Wednesday, September 9, 2015

The Heuristic About Representativeness Heuristic

Some people think that the problem with representativeness heuristic is a base rate neglect. I hold that this is incorrect, and the problem is deeper than that, and simple use of a base rate isn't going to fix it. This makes the idea about "look at the base rate!" a heuristic as well.

The thing is, there is a fundamental difference between "How strongly E resembles H" and "How strongly H implies E". The latter question is about P(E|H), and this number could be used in Bayesian reasoning, if you add P(E|!H) and P(H)[1]. The former question — the question humans actually answer when asked to judge about whether something is likely — sometimes just could not be saved at all.

Several examples to get point across:

1) Conspiracy theorists / ufologists: naively, their existence strongly points to a world where UFOs exist, but really, their existence is very weak evidence of UFOs (human psychology suggests that ufologists could exist in a perfectly alienless world), and even could be an evidence against them, because if Secret World Government was real, we expect it to be very good at hiding, and therefore any voices who got close to the truth will be quickly silenced.

So, the answer to "how strongly E resembles H?" is very different from "how much is P(E|H)?". No amount of accounting for base rate is going to fix this.

2) Suppose that some analysis comes too good in a favor of some hypothesis

Maybe some paper argues that leaded gasoline accounts for 90% variation in violent crime (credit for this example goes to /u/yodatsracist on reddit). Or some ridiculously simple school intervention is claimed to have a gigantic effect size.

Let's take leaded gasoline, for example. On the surface, this data strongly "resembles" a world where leaded gasoline is indeed causing a violence, since 90% suggest that effect is very large and is very unlikely to be a fluke. On the other hand, this effect is too large, and 10% of "other factors" (including but not limited to: abortion rate, economic situation, police budget, alcohol consumption, imprisonment rate) is too small of percentage.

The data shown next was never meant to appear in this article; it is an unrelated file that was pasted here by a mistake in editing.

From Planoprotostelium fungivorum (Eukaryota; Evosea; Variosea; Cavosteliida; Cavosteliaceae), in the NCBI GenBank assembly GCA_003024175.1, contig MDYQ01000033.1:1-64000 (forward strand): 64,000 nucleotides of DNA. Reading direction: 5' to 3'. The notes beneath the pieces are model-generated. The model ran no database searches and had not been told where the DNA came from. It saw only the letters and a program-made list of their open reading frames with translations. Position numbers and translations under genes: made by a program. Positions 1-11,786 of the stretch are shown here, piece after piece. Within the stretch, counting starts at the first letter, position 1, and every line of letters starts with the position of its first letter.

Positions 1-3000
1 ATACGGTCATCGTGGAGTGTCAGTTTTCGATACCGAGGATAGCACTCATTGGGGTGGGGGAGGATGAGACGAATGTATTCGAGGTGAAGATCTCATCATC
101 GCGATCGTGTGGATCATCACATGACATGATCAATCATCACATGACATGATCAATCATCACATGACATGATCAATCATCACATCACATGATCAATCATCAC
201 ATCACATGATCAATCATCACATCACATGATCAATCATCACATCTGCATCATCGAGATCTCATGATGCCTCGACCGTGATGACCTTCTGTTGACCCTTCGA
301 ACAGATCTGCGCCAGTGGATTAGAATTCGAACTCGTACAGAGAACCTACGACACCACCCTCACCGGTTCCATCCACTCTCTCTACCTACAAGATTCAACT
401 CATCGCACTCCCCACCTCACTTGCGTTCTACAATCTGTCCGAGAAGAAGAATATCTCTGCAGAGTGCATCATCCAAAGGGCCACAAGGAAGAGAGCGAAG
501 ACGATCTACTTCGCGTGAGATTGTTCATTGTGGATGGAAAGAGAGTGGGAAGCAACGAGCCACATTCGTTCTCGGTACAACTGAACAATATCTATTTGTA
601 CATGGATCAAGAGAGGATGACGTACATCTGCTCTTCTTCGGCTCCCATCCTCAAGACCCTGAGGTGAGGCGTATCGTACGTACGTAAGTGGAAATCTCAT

The decline we expect in a world of harmful leaded gasoline is more like 10% than 90%, so this model is too good to be true; instead of being very strong evidence in favor, this analysis could be either irrelevant (just a random botched analysis with faked data, nothing to see here) or offer some evidence against (for reasons related to the conservation of expected evidence, for example).

So, how it should be done? Remember that P(E|H) would be written as P(H -> E), were the notation a bit saner. P(E|H) is a "to which degree H implies E?", so the correct method for answering this query involves imagining world-where-H-is-true and asking yourself about "how often does E occur here?" instead of answering the question "which world comes to my mind after seeing E?".

[1] And often just using base rate is good enough, but this is another, even less correct heuristic. See: Prosecutor's Fallacy.

Tuesday, September 8, 2015

Bayesianism for humans: prosaic priors

(note: this is a copy of my LW post. I'm gathering all my stuff in one place)

There are two insights from Bayesianism which occurred to me and which I hadn't seen anywhere else before.
I like lists in the two posts linked above, so for the sake of completeness, I'm going to add my two cents to a public domain. This post is about the second penny, the first one is here.

Prosaic Priors

The second insight can be formulated as «the dull explanations are more likely to be correct because they tend to have high prior probability.»

Why is that? 

1) Almost by definition! Some property X is 'banal' if X applies to a lot of people in an disappointingly mundane way, not having any redeeming features which would make it more rare (and, hence, interesting).

In the other words, X is banal iff base rate of X is high. Or, you can say, prior probability of X is high.

1.5) Because of Occam's Razor and burdensome details. One way to make something boring more exciting is to add interesting details: some special features which will make sure that this explanation is about you as opposed to 'about almost anybody'.

This could work the other way around: sometimes the explanation feels unsatisfying exactly because it was shaved of any unnecessary and (ultimately) burdensome details.